Thursday

19th Jul 2018

Finland and Sweden revive debates on NATO membership

Until recently, discussion of possible NATO membership has not been a lively political topic in neutral Finland and Sweden, but Russia's actions in Georgia have encouraged those who back membership to become more vocal.

"We need to reconsider our security policy," said the Finnish Foreign Minister Alexander Stubb in an interview with Austria's Die Presse on Saturday (30 August).

Read and decide

Join EUobserver today

Support quality EU news

Get instant access to all articles — and 18 year's of archives. 30 days free trial.

... our join as a group

Traditional conflicts are making a comeback in the post-9/11 era - he argued - saying Finland needs to begin to consider NATO membership, that the Georgian conflict has highlighted the UN's problems and the need for a more active security policy.

"The talk about how nothing has changed is inconceivable to me," said the conservative Mr Stubb, who represents the smaller coalition party in the government.

"It makes sense now to take into consideration a NATO bid. The time for a decision in this regard has not come yet, but we need to be flexible and quickly adapt our security policy. This must not take place in slow motion."

In Sweden, the liberal People's Party – a government coalition partner - is also trying to launch a NATO membership debate.

Allan Widman, the party's foreign policy spokesman, championed his country's membership to NATO in an interview with the Dagens Nyheter newspaper.

The People's Party has always been in favour of membership, but respected the coalition agreement not to place the topic on the public agenda. This has changed since the Russian invasion of Georgia.

The leader of the Social-Democrat opposition strongly rejects Sweden's NATO bid, however. The Scandinavian country has had a long tradition of being a neutral country, even though neighbours Denmark and Norway are part of the Western security alliance.

Finnish NATO split

In Finland, Mr Stubb was appointed earlier this year as foreign minister, after being a member of the European Parliament for four years. He is a vocal supporter of his country's membership in NATO but promised to be reserved on the issue in his new job, due to internal division within the governing coalition.

The Centre Party lead by Prime Minister Matti Vanhanen is split on the issue, as are the Social Democrats. The current president, Social Democrat Tarja Halonen, is a strong opponent of the NATO bid. Her mandate ends in 2012.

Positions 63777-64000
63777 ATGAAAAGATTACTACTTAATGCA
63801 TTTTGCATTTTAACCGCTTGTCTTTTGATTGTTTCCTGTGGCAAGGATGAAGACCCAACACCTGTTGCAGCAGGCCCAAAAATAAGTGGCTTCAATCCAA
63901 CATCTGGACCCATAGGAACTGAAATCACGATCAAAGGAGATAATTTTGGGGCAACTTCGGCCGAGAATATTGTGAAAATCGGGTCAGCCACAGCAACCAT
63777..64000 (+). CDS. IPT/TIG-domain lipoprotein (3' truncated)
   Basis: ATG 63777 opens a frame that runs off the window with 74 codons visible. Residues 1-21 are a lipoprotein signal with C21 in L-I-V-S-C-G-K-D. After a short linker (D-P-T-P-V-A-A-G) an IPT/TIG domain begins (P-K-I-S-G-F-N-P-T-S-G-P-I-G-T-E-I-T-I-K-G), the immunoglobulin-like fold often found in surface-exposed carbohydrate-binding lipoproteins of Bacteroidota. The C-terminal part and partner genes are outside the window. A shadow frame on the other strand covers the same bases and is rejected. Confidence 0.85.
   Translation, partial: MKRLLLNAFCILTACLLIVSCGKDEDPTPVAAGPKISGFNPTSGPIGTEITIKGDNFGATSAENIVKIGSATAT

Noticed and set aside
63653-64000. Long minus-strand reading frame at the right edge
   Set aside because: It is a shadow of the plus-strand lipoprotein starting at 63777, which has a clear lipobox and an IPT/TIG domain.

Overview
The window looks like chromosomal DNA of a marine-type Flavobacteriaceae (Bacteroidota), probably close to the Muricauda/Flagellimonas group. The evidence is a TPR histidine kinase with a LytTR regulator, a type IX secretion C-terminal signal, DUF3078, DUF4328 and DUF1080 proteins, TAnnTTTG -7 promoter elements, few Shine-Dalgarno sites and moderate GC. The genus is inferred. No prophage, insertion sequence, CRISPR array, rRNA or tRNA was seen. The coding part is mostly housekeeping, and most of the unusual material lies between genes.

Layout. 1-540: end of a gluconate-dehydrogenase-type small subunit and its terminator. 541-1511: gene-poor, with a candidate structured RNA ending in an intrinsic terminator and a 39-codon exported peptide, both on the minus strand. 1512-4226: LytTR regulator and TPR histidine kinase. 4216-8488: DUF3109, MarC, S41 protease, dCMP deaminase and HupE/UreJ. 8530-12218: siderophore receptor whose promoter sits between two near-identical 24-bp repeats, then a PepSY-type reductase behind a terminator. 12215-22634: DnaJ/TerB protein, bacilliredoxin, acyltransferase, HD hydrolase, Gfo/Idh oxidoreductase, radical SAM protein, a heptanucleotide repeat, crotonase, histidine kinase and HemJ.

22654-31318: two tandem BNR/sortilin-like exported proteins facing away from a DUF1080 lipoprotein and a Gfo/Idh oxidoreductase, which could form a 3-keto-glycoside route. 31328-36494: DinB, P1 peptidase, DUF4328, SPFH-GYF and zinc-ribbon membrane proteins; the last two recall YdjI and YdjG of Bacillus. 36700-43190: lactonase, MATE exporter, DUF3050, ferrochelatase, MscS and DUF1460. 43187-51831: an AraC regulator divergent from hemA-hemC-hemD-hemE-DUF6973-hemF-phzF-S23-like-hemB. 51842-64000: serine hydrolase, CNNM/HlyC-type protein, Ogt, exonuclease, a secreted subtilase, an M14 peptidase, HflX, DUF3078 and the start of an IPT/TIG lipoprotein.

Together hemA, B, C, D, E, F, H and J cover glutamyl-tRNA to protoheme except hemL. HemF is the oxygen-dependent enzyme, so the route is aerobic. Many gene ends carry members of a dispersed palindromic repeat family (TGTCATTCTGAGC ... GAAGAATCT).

Finland has a 1,200 km long border with Russia, something that caused much consternation for Finnish foreign policy during the Cold War.

The country inched closer to NATO in March when it announced its intention to join future operations of the alliance's rapid reaction force. It has developed technical capacities alongside NATO for several years and would be ready to join quickly if the decision was made.

EU urges no-deal Brexit preparation

The EU Commission urged companies, citizens, and member states to prepare in case the UK next March crashes out of the EU without a deal - on the day the new UK Brexit minister arrived in Brussels.

EU 'tax lady' hits Google with record fine

Margrethe Vestager has fined the US tech giant with €4.34bn for abusing its market dominance in mobile operating systems - but assured US president Donald Trump that it is not because she does not like America.

Visual Data

Europe's water quality falls short

Due to pollution, the majority of European rivers, lakes and estuaries fall below the minimum environmental standards, a report by the European Environment Agency reveals.

Opinion

EU must create safe, legal pathways to Europe

As the rapporteur for the European Parliament on an EU regulation on resettlement, my colleagues and I have outlined an effective plan based on solidarity and humanitarian principles.

EU 'tax lady' hits Google with record fine

Margrethe Vestager has fined the US tech giant with €4.34bn for abusing its market dominance in mobile operating systems - but assured US president Donald Trump that it is not because she does not like America.

News in Brief

  1. Trump threatens EU over Google fine
  2. Spain withdraws arrest warrant for Catalan separatists
  3. EU readies counter-measures on possible US car tariffs
  4. EU Commission launches probe into Hungary's 'Stop Soros' law
  5. EU warns Turkey on anti-terror bill
  6. Report: EU secretly scorns UK's Brexit paper
  7. Hungary: UN treaty could 'inspire millions' of migrants
  8. Nato reacts after Trump disparages Montenegro

Stakeholders' Highlights

  1. IPHRCivil society asks PACE to appoint Rapporteur to probe issue of political prisoners in Azerbaijan
  2. ACCASocial Mobility – How Can We Increase Opportunities Through Training and Education?
  3. Nordic Council of MinistersEnergy Solutions for a Greener Tomorrow
  4. UNICEFWhat Kind of Europe Do Children Want? Unicef & Eurochild Launch Survey on the Europe Kids Want
  5. Nordic Council of MinistersNordic Countries Take a Stand for Climate-Smart Energy Solutions
  6. Mission of China to the EUChina: Work Together for a Better Globalisation
  7. Nordic Council of MinistersNordics Could Be First Carbon-Negative Region in World
  8. European Federation of Allergy and AirwaysLife Is Possible for Patients with Severe Asthma
  9. PKEE - Polish Energy AssociationCommon-Sense Approach Needed for EU Energy Reform
  10. Nordic Council of MinistersNordic Region to Lead in Developing and Rolling Out 5G Network
  11. Mission of China to the EUChina-EU Economic and Trade Relations Enjoy a Bright Future
  12. ACCAEmpowering Businesses to Engage with Sustainable Finance and the SDGs

Join EUobserver

Support quality EU news

Join us